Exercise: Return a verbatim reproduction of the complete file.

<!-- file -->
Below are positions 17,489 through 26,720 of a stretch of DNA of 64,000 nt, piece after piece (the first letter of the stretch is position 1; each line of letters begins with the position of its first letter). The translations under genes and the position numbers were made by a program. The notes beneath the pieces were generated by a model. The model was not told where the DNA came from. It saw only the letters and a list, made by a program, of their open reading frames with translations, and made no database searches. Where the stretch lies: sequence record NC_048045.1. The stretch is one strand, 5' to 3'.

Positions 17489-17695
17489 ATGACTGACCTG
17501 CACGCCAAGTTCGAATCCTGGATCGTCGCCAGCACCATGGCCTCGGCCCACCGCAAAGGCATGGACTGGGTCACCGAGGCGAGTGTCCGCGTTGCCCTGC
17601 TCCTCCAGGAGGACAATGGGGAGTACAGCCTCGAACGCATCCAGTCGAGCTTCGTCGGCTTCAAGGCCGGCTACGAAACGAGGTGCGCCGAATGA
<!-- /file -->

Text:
Below are positions 17,489 through 26,720 of a stretch of DNA of 64,000 nt, piece after piece (the first letter of the stretch is position 1; each line of letters begins with the position of its first letter). The translations under genes and the position numbers were made by a program. The notes beneath the pieces were generated by a model. The model was not told where the DNA came from. It saw only the letters and a list, made by a program, of their open reading frames with translations, and made no database searches. Where the stretch lies: sequence record NC_048045.1. The stretch is one strand, 5' to 3'.

Positions 17489-17695
17489 ATGACTGACCTG
17501 CACGCCAAGTTCGAATCCTGGATCGTCGCCAGCACCATGGCCTCGGCCCACCGCAAAGGCATGGACTGGGTCACCGAGGCGAGTGTCCGCGTTGCCCTGC
17601 TCCTCCAGGAGGACAATGGGGAGTACAGCCTCGAACGCATCCAGTCGAGCTTCGTCGGCTTCAAGGCCGGCTACGAAACGAGGTGCGCCGAATGA